- GBP/USD regained positive traction on Friday and moved back closer to weekly tops.
- Bulls seemed unaffected and largely shrugged off not so positive Brexit developments.
- A sustained move beyond 1.3310 level is needed to support prospects for further gains.
The GBP/USD pair gained some positive traction on the last day of the week and built on the previous day's goodish rebound from sub-1.3200 level. The uptick was supported by a subdued US dollar demand – amid conflicting signals from the US regarding COVID-19 stimulus – and got an additional boost following the release of upbeat UK retail sales figures.
Reports indicated that US Senate Republican and Democrat leaders had agreed to resume negotiations on another coronavirus stimulus package. The positive development, to a larger extent, was offset by the US Treasury Secretary Steven Mnuchin's decision to end some of the pandemic relief for struggling businesses. The announcement took its toll on the global risk sentiment and extended some support to the greenback's safe-haven status. However, concerns about the economic fallout from the imposition of new COVID-19 restrictions in several US states and dovish Fed expectations held the USD bulls from placing aggressive bets.
On the other hand, the British pound was underpinned by Friday's stronger-than-expected UK macro data. In fact, the headline retail sales recorded a growth of 1.2% MoM in October as against consensus estimates pointing to a flat reading. Meanwhile, the core retail sales (stripping the auto motor fuel sales) also came in better-than-expected and stood at 1.3% MoM during the reported month. That said, the pair remained below its recent highs amid persistent Brexit-related uncertainties. It is worth recalling that in-person talks were suspended on Thursday after a member of the EU team was tested positive for COVID-19. This might have raised the possibility for an extension to the transition period and extended some support to the sterling.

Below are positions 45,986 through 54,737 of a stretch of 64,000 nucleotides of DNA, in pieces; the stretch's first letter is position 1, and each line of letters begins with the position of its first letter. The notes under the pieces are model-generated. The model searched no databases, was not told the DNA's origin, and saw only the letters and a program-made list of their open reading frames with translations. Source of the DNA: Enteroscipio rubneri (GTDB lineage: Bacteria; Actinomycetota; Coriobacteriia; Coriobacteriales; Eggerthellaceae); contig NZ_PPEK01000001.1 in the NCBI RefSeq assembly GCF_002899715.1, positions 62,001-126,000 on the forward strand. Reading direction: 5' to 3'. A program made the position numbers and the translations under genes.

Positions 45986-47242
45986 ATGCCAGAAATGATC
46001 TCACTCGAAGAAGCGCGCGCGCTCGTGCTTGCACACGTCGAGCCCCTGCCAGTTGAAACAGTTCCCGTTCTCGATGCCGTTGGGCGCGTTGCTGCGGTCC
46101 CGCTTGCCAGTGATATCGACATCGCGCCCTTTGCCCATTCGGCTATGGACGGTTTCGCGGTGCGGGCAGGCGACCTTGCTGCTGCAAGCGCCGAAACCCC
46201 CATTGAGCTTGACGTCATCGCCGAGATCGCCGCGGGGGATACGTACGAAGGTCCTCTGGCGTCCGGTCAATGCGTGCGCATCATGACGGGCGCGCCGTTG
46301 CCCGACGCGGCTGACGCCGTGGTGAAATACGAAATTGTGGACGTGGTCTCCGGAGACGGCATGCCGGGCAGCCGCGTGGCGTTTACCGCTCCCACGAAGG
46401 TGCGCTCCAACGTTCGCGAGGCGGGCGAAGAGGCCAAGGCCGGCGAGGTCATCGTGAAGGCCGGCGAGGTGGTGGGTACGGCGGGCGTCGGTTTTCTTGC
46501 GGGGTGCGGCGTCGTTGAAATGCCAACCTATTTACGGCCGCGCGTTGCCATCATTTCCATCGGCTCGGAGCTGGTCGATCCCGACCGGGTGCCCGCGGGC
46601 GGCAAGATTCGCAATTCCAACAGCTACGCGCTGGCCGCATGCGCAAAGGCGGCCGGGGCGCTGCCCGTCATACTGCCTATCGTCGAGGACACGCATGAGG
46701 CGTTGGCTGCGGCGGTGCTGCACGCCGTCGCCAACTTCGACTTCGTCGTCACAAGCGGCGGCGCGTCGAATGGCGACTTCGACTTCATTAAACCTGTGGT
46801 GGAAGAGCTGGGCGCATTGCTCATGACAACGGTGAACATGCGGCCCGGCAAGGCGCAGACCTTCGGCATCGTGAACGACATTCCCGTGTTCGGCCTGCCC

Meanwhile, the EU negotiating team reportedly briefed envoys of the bloc's 27 member states that Brexit talks remain unresolved on three main issues – level playing field, fisheries and state-aid rules. The comments did little to prompt any meaningful selling around the pair, which was last seen hovering near the top end of its daily trading range, just below the 1.3300 round-figure mark. In the absence of any major market-moving economic releases from the US, the incoming Brexit-related headlines will continue to play a key role in driving the near-term sentiment surrounding the major.
Short-term technical outlook
From a technical perspective, the pair on Thursday showed some resilience below the 1.3200 mark and bounced off 200-hour EMA. The subsequent positive move favours bullish traders and supports prospects for additional gains. However, it will be prudent to wait for some follow-through buying beyond the 1.3300-1.3310 region before positioning for any further near-term appreciating move. A convincing breakthrough will be seen as a fresh trigger for bullish traders and set the stage for a move towards September daily closing highs, around the 1.3385 region, en-route the 1.3400 mark.
On the flip side, immediate support is pegged near the 1.3250-45 region ahead of 1.3220 level (200-hour EMA) and the overnight swing lows, around the 1.3195 zone. Failure to defend the mentioned support levels might prompt some technical selling and turn the pair vulnerable to accelerate the slide further to weekly lows, around the 1.3160 region. The downward trajectory could further get extended towards the next major support near the 1.3110-05 zone.
Information on these pages contains forward-looking statements that involve risks and uncertainties. Markets and instruments profiled on this page are for informational purposes only and should not in any way come across as a recommendation to buy or sell in these assets. You should do your own thorough research before making any investment decisions. FXStreet does not in any way guarantee that this information is free from mistakes, errors, or material misstatements. It also does not guarantee that this information is of a timely nature. Investing in Open Markets involves a great deal of risk, including the loss of all or a portion of your investment, as well as emotional distress. All risks, losses and costs associated with investing, including total loss of principal, are your responsibility. The views and opinions expressed in this article are those of the authors and do not necessarily reflect the official policy or position of FXStreet nor its advertisers.